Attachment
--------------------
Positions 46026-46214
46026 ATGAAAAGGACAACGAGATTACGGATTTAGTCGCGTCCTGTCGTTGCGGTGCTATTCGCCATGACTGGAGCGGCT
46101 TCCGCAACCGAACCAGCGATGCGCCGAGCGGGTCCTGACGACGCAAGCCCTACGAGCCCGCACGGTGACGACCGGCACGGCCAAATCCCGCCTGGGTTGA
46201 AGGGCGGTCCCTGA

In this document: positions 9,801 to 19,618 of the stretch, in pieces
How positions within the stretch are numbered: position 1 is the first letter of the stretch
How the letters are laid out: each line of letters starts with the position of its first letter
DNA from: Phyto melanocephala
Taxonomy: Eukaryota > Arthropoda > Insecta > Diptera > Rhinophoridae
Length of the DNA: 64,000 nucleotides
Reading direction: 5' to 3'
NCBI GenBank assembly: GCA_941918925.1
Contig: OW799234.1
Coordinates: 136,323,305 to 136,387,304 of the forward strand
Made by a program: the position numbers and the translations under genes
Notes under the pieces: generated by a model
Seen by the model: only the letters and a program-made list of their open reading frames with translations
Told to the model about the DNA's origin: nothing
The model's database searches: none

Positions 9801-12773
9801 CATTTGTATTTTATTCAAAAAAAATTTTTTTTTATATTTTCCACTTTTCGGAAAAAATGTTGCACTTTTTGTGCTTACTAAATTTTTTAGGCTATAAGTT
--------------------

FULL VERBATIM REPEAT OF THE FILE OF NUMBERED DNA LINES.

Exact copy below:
Positions 46026-46214
46026 ATGAAAAGGACAACGAGATTACGGATTTAGTCGCGTCCTGTCGTTGCGGTGCTATTCGCCATGACTGGAGCGGCT
46101 TCCGCAACCGAACCAGCGATGCGCCGAGCGGGTCCTGACGACGCAAGCCCTACGAGCCCGCACGGTGACGACCGGCACGGCCAAATCCCGCCTGGGTTGA
46201 AGGGCGGTCCCTGA

In this document: positions 9,801 to 19,618 of the stretch, in pieces
How positions within the stretch are numbered: position 1 is the first letter of the stretch
How the letters are laid out: each line of letters starts with the position of its first letter
DNA from: Phyto melanocephala
Taxonomy: Eukaryota > Arthropoda > Insecta > Diptera > Rhinophoridae
Length of the DNA: 64,000 nucleotides
Reading direction: 5' to 3'
NCBI GenBank assembly: GCA_941918925.1
Contig: OW799234.1
Coordinates: 136,323,305 to 136,387,304 of the forward strand
Made by a program: the position numbers and the translations under genes
Notes under the pieces: generated by a model
Seen by the model: only the letters and a program-made list of their open reading frames with translations
Told to the model about the DNA's origin: nothing
The model's database searches: none

Positions 9801-12773
9801 CATTTGTATTTTATTCAAAAAAAATTTTTTTTTATATTTTCCACTTTTCGGAAAAAATGTTGCACTTTTTGTGCTTACTAAATTTTTTAGGCTATAAGTT